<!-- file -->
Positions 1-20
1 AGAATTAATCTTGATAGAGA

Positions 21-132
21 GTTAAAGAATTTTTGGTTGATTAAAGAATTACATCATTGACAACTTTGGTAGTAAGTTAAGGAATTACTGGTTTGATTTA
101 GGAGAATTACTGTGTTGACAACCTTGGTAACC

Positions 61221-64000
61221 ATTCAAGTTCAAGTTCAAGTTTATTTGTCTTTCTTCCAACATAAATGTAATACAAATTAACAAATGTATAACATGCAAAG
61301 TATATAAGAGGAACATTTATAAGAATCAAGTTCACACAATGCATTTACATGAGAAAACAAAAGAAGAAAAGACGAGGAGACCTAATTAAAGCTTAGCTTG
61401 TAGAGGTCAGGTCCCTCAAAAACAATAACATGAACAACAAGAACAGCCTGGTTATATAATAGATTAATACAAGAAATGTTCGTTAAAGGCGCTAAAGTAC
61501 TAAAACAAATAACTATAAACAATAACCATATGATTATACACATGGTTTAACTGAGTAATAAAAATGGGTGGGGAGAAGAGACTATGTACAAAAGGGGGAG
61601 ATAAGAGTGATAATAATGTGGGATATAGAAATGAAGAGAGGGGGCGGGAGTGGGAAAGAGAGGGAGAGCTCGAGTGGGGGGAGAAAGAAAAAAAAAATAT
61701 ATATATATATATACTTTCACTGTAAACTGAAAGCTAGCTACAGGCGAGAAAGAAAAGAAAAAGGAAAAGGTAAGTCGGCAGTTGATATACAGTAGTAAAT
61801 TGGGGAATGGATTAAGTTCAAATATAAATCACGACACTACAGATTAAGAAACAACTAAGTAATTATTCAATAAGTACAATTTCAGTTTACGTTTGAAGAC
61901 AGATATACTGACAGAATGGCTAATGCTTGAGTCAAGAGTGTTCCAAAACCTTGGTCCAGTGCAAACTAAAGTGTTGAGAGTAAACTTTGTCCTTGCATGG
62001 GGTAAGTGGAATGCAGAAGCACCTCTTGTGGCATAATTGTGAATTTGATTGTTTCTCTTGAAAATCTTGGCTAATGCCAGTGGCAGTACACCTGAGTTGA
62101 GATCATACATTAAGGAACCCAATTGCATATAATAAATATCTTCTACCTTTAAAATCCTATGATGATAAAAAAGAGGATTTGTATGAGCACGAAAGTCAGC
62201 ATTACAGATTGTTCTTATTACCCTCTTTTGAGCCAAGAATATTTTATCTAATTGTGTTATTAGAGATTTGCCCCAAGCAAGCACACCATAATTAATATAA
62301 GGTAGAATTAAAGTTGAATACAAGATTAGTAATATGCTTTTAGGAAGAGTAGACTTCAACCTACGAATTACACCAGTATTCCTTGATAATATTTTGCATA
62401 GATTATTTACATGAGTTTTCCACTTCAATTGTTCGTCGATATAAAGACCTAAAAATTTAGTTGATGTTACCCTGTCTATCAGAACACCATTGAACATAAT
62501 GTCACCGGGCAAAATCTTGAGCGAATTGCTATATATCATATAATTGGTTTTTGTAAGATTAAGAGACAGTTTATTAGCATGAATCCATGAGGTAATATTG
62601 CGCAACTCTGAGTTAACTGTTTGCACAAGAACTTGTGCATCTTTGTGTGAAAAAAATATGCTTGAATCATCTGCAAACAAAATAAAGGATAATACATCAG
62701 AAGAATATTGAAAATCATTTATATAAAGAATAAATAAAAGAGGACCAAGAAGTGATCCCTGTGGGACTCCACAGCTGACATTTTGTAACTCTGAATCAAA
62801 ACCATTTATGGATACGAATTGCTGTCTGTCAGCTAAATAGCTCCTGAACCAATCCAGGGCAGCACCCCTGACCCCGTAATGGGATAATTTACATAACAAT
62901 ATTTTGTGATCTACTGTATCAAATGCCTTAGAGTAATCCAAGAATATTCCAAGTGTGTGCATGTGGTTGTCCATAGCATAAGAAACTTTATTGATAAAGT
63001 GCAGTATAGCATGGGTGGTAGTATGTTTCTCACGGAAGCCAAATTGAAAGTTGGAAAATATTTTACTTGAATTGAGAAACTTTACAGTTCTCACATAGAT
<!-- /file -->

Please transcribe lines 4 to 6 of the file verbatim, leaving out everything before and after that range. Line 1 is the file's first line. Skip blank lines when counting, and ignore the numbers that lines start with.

21 GTTAAAGAATTTTTGGTTGATTAAAGAATTACATCATTGACAACTTTGGTAGTAAGTTAAGGAATTACTGGTTTGATTTA
101 GGAGAATTACTGTGTTGACAACCTTGGTAACC

Positions 61221-64000